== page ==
Newsletter 1/2014 - Best Practice


Europe has a proud history of mining. But history is not static, it is what we make and what we live, today and tomorrow.

Without geology there can be no mines, without funding there can be no mines and without permits there can be no mines. Europe has a viable long-term resource base situated within one of the world’s largest and most mature economies. Worldwide the demand for both resources and products is increasing dramatically. The EU provides a robust enabling environment for the achievement of the highest sustainable standards in mining in a relatively small geographic space that is increasingly urbanized.

Greek Presidency Conference

It is a great pleasure for Euromines to invite you to the Raw Materials High Level Conference:

“Maximising value: The Importance of the extractive industry to growth in the EU economy and its regions”

The conference is included in the official programme of the Greek Presidency of the EU and is fully endorsed by the Greek Ministry of Environment Energy and Climate Change.

Best Practice in Mineral Policy – Finland

Mining shows its potential in Finland

In recent years, several new mines have been opened in Finland. The mining boom has increased economic activity and brought more jobs particularly in remote areas in the Northern and Eastern parts of Finland.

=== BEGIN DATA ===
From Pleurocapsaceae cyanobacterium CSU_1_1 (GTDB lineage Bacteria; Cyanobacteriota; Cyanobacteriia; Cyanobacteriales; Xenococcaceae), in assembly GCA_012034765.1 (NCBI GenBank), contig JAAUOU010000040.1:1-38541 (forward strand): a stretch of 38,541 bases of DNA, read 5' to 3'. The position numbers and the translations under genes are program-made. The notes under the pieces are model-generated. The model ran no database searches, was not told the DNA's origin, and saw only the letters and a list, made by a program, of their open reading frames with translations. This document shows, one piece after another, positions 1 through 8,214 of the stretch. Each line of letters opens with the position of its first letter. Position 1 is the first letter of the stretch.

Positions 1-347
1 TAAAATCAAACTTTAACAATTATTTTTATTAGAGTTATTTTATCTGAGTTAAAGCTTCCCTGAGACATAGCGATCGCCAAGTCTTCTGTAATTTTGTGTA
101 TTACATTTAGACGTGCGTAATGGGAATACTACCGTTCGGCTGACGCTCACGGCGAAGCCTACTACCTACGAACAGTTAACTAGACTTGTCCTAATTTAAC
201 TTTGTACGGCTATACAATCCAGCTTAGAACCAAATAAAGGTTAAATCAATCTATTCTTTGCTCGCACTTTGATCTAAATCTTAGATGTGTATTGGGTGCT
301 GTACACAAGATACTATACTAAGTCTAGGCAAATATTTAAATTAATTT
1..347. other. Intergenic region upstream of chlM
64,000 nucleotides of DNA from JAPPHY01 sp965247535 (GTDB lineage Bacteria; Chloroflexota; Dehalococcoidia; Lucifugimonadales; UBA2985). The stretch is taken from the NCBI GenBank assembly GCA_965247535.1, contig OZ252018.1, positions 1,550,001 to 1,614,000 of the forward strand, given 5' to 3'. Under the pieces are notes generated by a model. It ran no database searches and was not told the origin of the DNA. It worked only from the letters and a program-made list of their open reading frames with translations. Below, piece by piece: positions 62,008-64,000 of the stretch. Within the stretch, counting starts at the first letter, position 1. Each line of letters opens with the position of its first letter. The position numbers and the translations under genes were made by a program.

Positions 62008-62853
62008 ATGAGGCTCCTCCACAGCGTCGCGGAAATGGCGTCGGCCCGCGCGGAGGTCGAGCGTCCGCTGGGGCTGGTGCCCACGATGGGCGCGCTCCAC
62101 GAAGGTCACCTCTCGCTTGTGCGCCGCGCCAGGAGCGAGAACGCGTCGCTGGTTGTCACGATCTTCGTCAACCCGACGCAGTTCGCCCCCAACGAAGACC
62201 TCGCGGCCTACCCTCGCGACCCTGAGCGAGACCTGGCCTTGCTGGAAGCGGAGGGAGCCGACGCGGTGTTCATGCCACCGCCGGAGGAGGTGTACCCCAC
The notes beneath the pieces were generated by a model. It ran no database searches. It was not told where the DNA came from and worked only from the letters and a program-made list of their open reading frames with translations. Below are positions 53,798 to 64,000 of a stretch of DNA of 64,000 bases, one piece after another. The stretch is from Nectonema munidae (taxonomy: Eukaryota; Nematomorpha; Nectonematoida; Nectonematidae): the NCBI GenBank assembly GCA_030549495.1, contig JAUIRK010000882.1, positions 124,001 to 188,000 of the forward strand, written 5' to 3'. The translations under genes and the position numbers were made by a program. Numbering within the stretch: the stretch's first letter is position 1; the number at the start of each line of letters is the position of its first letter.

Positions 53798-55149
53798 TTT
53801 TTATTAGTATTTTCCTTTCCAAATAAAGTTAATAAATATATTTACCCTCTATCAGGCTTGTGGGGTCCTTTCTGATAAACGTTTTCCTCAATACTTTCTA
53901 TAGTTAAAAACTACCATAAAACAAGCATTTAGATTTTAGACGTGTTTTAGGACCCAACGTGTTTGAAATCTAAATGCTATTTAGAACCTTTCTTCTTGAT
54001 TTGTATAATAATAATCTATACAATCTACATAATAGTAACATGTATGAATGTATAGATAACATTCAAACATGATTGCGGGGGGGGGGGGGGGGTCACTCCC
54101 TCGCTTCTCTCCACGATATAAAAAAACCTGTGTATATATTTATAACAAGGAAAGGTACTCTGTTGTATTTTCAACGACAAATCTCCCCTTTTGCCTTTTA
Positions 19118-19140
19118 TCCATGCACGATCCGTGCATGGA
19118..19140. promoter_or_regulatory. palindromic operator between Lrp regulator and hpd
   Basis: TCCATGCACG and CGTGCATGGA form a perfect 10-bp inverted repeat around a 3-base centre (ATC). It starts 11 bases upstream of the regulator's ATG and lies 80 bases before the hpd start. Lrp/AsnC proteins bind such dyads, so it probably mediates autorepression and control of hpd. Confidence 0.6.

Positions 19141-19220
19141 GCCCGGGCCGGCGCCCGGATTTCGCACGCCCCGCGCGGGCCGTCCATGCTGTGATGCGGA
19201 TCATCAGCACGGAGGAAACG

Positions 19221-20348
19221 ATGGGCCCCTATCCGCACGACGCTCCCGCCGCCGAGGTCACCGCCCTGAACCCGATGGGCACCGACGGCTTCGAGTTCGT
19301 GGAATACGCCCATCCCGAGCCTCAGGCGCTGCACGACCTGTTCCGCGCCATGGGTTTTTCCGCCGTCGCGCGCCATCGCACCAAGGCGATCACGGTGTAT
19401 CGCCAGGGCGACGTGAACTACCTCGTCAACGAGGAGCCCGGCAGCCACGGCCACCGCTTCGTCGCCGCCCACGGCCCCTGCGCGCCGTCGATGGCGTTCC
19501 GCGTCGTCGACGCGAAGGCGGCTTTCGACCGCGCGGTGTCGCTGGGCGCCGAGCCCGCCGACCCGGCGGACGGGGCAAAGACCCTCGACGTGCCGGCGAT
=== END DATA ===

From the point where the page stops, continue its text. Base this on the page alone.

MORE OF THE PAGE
In 2013, there were a total of 46 mines and quarries regulated under the new Mining Act (2011) operating in Finland. The volume of metal ores extracted continues to increase, as new mines are being established and beginning to start production. The excavated volumes of industrial minerals have stayed at the previous years' level. Investments in exploration declined as in every mining field on the globe. This refers to the uncertain economic situation.

Best Practice in Mineral Policy – Portugal

Promoting the mining sector – Portuguese National Strategy

Responsible exploitation of geological resources constitutes an important development that can considerably contribute to the performance of the national economy of the European Member States. To do so, it is required prior consolidation of a sustainable policy that addresses in an integrated manner the economic, social and environmental aspects, as well as the definition of an efficient legal and institutional framework.

Best Practice in H&S

Coordination, cooperation and commitment is the key to success

Planning and coordination, cooperation between client and contractors and a shared commitment to safety issues are the ingredients for the safety work in the giant project expansion of Boliden Garpenberg.

The latest industry statistics from the Swedish mining industry association SveMin indicate a long-term declining trend in the accident frequency; that is, the number of accidents resulting in absence per million hours worked. The mining industry is better than the industry average in Sweden; an acknowledgement of the conducted safety work.

Best Practice in Communication